Preview for the 2020 Satsuki Shō
By Ron Flatter
Satsuki Sho Trends for betting
- Win your last prep.
- Make sure it is a graded stakes.
- And don’t be worn out from too many races.
And what do you know? An undefeated, lightly raced, graded winner is the early betting favorite for this weekend’s $2.2 million Satsuki Shō (G1), often called the Japanese 2,000 Guineas.
Contrail (3-2 odds) certainly looks the part of the favorite for a classic. Sired by the late, great Deep Impact out of an Unbridled’s Song mare, this pace stalker is 3-for-3 coming into his 3-year-old debut. He left his most recent impression nearly four months ago with a 11/2-length victory in the Hopeful Stakes (G1) over 1¼ miles of firm turf at Nakayama, the same course and distance as the Satsuki Shō on Sunday at 2:40 a.m. EDT.
“I didn’t have to do anything but sit on him,” his jockey Yuichi Fukunaga said at the time. “He really changed his gear effortlessly, but he was a little lost once he took the lead. No wonder Ryan (Moore) drove him the way he did in his last run.”
Oh, yes. The four-time English champion jockey Ryan Moore has also ridden Contrail. That was to a Grade 3 victory in November at Tokyo. But Fukunaga will be riding Sunday. And like trainer Yoshito Yahagi, he is looking for his first win in the race that will be followed by the 1½-mile Tokyo Yūshun (G1) on May 30 and the 1⅞-mile Kikuka Shō (G1) on October 25 to complete Japan’s Triple Crown.
There are at least two others in the field that fit the pattern of Satsuki Shō success. Namely that nine of the last 11 winners finished first in their final prep. That the 12 most recent winners last prepped in a graded stakes. And that the last six had no more than five races beforehand.
Salios (3-1) is also 3-for-3, mostly recently with Moore riding him to a December win in the Asahi Hai Futurity (G1) over a firm mile at Hanshin. A stalker by Heart’s Cry, he was actually rated a pound better than Contrail at the end of last year. Trained by 2015 Satsuki Shō winner Noriyuki Hori, the big question is whether he can go the extra quarter-mile for the first time, especially since the homestretch is slightly uphill.
“He showed last time what he’s capable of,” Hori said. “At the final turn he was still able to circle the other runners and get to the lead, and he knew what to do from that point on.”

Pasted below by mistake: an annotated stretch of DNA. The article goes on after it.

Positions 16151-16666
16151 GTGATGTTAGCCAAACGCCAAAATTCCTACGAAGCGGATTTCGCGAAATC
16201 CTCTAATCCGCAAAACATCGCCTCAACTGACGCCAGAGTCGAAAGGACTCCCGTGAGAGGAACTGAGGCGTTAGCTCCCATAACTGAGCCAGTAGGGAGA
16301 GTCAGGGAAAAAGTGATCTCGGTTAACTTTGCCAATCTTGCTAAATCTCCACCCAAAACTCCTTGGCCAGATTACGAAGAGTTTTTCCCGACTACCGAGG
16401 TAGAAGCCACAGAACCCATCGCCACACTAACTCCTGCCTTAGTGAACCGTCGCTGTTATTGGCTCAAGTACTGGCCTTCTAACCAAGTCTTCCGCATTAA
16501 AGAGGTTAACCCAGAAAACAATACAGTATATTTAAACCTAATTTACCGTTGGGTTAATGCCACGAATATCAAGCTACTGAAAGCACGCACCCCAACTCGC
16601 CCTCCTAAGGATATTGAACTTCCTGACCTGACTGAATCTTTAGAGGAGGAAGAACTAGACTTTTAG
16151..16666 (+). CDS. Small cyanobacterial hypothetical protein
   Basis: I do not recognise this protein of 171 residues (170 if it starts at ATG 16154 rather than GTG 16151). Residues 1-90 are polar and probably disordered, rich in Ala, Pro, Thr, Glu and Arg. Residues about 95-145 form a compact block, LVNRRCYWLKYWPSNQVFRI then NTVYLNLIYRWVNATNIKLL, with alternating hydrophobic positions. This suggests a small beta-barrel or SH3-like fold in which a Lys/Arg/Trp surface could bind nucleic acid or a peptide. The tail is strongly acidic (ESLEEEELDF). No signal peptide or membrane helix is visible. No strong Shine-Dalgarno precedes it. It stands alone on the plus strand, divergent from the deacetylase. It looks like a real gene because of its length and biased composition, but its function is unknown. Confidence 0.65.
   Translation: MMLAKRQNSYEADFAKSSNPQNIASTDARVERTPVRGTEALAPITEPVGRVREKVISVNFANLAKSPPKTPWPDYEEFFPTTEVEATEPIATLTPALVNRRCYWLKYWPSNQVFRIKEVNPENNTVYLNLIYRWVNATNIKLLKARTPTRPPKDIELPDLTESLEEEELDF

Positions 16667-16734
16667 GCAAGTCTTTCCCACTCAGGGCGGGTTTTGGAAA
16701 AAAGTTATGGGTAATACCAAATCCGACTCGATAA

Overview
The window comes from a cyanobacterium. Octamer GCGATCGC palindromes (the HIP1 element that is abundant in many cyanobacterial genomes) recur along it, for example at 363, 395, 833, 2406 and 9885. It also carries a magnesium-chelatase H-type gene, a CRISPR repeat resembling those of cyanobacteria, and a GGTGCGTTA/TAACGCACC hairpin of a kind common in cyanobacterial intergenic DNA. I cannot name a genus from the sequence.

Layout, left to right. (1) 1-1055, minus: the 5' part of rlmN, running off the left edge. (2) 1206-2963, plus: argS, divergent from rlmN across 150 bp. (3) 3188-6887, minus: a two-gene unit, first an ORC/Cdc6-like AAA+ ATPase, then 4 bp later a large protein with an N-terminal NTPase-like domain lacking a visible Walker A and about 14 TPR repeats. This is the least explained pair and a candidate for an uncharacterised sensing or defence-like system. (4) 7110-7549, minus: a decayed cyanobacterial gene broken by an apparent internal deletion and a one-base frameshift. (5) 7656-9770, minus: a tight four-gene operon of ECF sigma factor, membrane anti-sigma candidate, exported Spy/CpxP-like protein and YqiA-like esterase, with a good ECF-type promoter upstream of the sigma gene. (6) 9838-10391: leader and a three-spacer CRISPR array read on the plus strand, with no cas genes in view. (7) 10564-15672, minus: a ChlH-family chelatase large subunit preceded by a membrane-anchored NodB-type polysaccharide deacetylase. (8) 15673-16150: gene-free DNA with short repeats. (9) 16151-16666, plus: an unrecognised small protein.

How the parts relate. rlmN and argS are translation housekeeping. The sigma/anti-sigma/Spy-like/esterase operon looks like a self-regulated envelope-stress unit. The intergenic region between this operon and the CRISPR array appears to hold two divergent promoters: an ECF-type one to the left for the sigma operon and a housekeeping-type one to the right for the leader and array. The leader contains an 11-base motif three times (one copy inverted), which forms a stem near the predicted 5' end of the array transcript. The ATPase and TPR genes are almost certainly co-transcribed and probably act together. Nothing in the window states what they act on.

After a sixth-place debut in October, the closer Satono Flag (7-2) has won his three races since, including a Grade 2 last month over the Satsuki Shō course and distance. That victory by this Deep Impact colt was on yielding turf. That is especially noteworthy, since a wet Saturday could leave Nakayama something short of firm for the Satsuki Shō.
“It was the highest level race last time,” Satono Flag’s trainer Sakae Kunieda said. “He certainly did well. I can have no complaints about the horse considering his record-time (maiden) win and his ability to handle soft ground.”
Last year’s winning jockey Christophe Lemaire has the ride.
Aside from Contrail and Salios, there are three other undefeated starters – 2-for-2 Grade 3 winner Crystal Black (12-1), 3-for-3 black-type victor L’Excellence (25-1) and 1-for-1 maiden winner Tempin (66-1). But a perfect record has been a crucible in the Satsuki Shō. Saturnalia’s breakthrough last year marked the first time since Deep Impact in 2005 that a horse left the race with its undefeated record in tact.
This classic has also been anything but chalky lately. Saturnalia was only the third favorite to win in the last 14 runnings. It is also no easy task to keep Triple Crown hopes alive for very long in Japan. Since Orfèvre won it in 2011, only Duramente in 2015 has been able to claim even the first two legs.
So is Contrail the one to alter recent history? His connections have certainly had it in mind for a while.
“Hopefully all will go well,” assistant trainer Yusaku Oka said before last December’s Hopeful victory. “We’re looking ahead to next year’s classic races with him.”
“Next year” arrives this weekend.